The History of Hebron Trust
Bill and Norma Gordon began the project which was to become Hebron House in 1987. They had a vision for sharing their family home with individuals struggling with addiction, believing that people would benefit from being part of a structured family environment. They forged links with the ‘Life for the World Trust’ a Christian foundation that supported local initiatives. ‘Life for the World’ provided funding for up to three people in rehabilitation. Wanting to expand on this work, Bill and Norma initially began looking for a rural home with a view to accommodating and providing rehabilitation for 10+ men. However, as they became aware of the lack of provision for women they turned their attention to providing a female only unit, acknowledging the specific needs of women who were struggling to be free of addictive lifestyles.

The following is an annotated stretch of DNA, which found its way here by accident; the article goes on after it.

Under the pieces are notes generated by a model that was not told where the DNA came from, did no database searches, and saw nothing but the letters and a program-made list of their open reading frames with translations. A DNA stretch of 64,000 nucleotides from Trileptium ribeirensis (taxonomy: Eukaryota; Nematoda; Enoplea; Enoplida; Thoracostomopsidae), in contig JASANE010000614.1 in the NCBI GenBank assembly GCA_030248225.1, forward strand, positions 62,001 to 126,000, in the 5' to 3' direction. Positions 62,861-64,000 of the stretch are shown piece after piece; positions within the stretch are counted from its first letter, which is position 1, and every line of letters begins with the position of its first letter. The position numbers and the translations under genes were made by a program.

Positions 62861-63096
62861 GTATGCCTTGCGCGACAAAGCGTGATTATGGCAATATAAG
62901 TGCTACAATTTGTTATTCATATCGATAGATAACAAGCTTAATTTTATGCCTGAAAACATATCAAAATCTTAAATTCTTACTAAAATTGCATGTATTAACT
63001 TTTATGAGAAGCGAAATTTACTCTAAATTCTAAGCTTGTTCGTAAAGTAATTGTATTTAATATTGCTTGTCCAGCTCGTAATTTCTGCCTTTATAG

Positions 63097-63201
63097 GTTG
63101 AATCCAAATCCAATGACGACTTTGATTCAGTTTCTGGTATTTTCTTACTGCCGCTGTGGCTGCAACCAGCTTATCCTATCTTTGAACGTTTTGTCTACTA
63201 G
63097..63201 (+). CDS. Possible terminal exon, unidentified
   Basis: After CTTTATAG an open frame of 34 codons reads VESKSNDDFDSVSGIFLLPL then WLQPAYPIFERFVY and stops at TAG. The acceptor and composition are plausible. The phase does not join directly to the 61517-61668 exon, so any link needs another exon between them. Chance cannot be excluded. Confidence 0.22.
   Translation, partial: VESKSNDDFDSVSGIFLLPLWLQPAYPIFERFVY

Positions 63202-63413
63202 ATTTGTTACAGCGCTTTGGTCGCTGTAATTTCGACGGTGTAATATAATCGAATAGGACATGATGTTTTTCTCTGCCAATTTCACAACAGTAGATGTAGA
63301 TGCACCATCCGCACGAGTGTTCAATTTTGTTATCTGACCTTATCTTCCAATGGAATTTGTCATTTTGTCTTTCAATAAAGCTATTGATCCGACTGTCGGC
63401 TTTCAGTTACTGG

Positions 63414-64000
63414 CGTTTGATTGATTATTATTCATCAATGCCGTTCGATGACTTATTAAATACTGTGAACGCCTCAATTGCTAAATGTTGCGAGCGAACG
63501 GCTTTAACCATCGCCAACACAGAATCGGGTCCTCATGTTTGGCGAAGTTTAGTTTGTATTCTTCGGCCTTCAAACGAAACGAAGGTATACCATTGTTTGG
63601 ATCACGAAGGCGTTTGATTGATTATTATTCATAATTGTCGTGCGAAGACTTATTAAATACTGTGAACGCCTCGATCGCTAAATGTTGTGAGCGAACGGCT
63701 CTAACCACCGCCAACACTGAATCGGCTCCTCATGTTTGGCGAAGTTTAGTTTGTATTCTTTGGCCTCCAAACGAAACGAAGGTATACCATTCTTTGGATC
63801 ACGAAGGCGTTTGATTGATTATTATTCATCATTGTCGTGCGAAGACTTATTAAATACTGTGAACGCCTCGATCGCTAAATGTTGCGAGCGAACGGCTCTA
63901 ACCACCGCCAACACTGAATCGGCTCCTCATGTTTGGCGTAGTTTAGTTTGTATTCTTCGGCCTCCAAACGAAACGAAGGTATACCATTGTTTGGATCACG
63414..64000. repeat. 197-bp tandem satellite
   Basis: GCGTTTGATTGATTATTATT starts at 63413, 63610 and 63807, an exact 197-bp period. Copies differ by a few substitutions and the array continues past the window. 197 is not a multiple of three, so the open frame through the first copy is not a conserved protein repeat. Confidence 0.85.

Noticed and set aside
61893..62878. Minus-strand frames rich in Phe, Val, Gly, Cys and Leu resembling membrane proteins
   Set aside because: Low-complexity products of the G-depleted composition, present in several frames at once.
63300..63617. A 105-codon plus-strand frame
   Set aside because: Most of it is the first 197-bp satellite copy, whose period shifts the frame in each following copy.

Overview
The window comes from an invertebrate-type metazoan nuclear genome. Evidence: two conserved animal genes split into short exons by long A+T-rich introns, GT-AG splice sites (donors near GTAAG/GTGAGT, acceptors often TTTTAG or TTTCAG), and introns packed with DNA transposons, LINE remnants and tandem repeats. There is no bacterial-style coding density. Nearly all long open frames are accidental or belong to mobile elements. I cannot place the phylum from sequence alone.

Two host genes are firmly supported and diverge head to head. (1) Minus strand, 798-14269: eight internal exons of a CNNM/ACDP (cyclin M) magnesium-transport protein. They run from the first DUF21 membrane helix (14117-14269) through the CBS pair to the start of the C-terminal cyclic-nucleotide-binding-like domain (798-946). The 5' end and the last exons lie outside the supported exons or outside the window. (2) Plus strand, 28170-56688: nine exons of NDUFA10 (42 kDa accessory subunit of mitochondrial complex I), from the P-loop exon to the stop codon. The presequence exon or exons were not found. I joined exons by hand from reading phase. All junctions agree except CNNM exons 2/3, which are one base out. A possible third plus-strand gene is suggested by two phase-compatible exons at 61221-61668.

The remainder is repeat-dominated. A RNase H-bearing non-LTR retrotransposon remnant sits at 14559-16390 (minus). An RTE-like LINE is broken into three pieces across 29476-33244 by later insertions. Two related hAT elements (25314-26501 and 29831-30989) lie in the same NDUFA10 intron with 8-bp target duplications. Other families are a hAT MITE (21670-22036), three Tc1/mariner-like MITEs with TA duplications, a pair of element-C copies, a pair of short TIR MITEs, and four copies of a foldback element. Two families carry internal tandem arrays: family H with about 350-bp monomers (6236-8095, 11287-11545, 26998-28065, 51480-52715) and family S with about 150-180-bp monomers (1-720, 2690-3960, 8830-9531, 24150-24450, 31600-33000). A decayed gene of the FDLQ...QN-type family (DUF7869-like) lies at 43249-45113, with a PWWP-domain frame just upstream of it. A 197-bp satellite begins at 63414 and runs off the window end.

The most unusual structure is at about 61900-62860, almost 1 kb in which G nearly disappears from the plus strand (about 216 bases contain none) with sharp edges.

12 Stanley Avenue was purchased, it was named Hebron House, and in 1988 it became a care home registered with Norfolk County Council, able to take up to 5 women with addiction problems. They ran a therapeutic community with the structure of care and treatment programme being based on the 12 Steps. Number 10 Stanley Avenue came up for sale, so Bill and Norma were able to purchase this and expand the project into the new accommodation, taking in a further 3 women.
In 1993 the Hebron Trust came into being as the project took on charity status, and today the project is recognised all over the country as a high quality professional service providing for up to 10 women with serious drug and alcohol addictions. It prides itself on remaining true to the original ethos of providing specialised treatment in a ‘therapeutic family’ environment which allows women to change, grow and heal.